Lockheed Martin Control Systems to Develop Vehicle Management Computer for Corporation's X-35 JSF Concept Demonstrator
JOHNSON CITY, NY, September 10th, 1998 -- Lockheed Martin Control Systems has been selected to develop the Vehicle Management Computer for Lockheed Martin's Joint Strike Fighter X-35 Concept Demonstration program. Lockheed Martin Tactical Aircraft Systems of Fort Worth, Texas, selected Control Systems to develop the computer and perform related systems integration work over an 18-month period. "We are very excited to be part of the Joint Strike Fighter demonstration and hopeful of expanding our presence on the JSF platform," said James Scanlon, Control Systems president. Control Systems, a leading producer of aircraft and engine controls, is pursuing other JSF opportunities in electric actuation and electrical power systems.
Control Systems' arrangement with Tactical Aircraft Systems calls for the development and integration of the Vehicle Management Computer's modules, software and test equipment. Scanlon called the 18-month performance period "a critical period where the work of many dedicated people is focused on having a successful, on-time first flight."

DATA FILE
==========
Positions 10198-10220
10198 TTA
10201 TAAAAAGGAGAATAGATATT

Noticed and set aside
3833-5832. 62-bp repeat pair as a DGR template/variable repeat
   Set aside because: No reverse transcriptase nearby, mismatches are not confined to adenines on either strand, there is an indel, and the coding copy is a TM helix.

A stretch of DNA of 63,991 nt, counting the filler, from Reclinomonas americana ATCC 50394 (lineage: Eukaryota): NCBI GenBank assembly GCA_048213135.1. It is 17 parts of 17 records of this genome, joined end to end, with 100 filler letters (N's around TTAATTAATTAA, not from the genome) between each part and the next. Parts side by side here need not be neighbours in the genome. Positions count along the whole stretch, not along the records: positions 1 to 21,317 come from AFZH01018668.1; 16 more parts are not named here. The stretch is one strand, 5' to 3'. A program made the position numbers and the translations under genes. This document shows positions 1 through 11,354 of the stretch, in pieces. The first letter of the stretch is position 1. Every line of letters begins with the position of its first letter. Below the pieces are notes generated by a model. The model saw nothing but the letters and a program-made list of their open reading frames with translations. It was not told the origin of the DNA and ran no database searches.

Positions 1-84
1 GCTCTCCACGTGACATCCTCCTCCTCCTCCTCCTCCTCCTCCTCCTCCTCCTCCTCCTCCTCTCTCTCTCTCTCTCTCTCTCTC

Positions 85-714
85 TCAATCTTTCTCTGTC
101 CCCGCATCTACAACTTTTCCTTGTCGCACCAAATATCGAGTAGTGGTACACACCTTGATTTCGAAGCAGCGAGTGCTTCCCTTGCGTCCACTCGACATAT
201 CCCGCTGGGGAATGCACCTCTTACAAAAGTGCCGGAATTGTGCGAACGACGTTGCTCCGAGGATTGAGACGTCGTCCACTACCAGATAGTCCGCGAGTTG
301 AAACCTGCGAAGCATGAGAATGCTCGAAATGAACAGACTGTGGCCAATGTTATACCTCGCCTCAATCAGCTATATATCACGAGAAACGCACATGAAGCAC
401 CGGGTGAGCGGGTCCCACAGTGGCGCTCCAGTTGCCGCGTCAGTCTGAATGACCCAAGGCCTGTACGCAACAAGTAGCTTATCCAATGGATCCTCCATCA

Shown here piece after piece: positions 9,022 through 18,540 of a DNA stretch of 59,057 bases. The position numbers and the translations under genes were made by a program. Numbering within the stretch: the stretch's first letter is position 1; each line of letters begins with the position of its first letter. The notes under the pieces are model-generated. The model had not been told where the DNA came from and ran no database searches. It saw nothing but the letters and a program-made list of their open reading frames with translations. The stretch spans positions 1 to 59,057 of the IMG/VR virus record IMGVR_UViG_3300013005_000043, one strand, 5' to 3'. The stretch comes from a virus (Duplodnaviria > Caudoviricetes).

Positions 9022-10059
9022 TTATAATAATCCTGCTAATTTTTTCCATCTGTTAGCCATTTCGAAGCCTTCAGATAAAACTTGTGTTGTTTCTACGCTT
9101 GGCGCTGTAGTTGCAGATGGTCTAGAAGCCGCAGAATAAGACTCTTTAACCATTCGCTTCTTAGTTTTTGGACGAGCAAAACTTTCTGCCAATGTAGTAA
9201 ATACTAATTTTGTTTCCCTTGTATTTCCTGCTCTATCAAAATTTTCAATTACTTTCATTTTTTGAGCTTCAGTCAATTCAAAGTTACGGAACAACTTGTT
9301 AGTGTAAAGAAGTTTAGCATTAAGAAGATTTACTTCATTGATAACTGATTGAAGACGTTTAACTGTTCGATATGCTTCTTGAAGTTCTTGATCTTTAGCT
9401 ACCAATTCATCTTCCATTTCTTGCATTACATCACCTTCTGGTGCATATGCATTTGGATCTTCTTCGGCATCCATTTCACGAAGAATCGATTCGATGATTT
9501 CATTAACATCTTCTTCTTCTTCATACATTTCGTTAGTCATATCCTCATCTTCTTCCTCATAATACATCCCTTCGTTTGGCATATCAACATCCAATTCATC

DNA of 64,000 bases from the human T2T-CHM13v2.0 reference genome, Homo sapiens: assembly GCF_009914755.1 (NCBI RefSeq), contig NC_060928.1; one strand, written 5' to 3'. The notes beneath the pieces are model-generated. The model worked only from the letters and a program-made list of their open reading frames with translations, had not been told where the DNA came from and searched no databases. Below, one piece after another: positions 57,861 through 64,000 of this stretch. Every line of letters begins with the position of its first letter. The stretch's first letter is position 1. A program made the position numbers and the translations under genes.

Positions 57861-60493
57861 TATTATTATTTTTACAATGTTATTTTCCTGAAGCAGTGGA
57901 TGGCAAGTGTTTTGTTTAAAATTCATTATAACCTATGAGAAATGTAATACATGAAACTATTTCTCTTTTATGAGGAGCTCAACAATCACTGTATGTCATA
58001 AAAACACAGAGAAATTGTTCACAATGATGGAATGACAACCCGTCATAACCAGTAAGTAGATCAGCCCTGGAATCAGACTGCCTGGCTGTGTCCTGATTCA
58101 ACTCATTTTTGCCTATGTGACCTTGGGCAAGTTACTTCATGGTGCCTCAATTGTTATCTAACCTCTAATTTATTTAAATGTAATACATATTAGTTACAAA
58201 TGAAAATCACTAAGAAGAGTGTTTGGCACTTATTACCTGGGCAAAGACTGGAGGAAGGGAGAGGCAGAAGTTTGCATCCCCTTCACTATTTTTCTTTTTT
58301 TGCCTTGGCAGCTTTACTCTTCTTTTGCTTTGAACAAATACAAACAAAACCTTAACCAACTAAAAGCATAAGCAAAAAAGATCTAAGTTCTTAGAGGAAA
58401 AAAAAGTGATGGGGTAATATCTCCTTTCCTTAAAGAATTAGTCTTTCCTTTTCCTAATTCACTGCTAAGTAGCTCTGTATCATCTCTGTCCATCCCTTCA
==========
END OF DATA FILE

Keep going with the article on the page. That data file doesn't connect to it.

Lockheed Martin Control Systems is a world leader in electronics systems for global defense, civil and commercial markets. Control Systems designs and manufactures flight-critical flight, mission and engine controls for the world aircraft and space market. Control products from Lockheed Martin are aboard the C-17, F/A-18, JAS39, V-22, Lockheed Martin, Airbus and Boeing airplanes, and Titan IV launch vehicles. The company also produces electronic controls for the locomotive industry and the emerging electric vehicle market.
Lockheed Martin received one of two JSF Concept Demonstration contracts the Defense Department awarded in November 1996. The contract calls for Lockheed Martin to produce and fly two demonstrator aircraft, conduct various technology ground demonstrations, and refine its Preferred Weapons System Concept for the eventual JSF production aircraft. The winner of this phase of the competition will proceed to engineering and manufacturing development beginning early in 2001. The JSF is expected to enter service in 2008.
Approximately 3,000 Joint Strike Fighters are planned for the U.S. Air Force, Navy, Marine Corps and the United Kingdom's Royal Navy. Export sales could total an additional 2,000 aircraft over the life of the program. Lockheed Martin has identified the JSF program as its top new-business opportunity.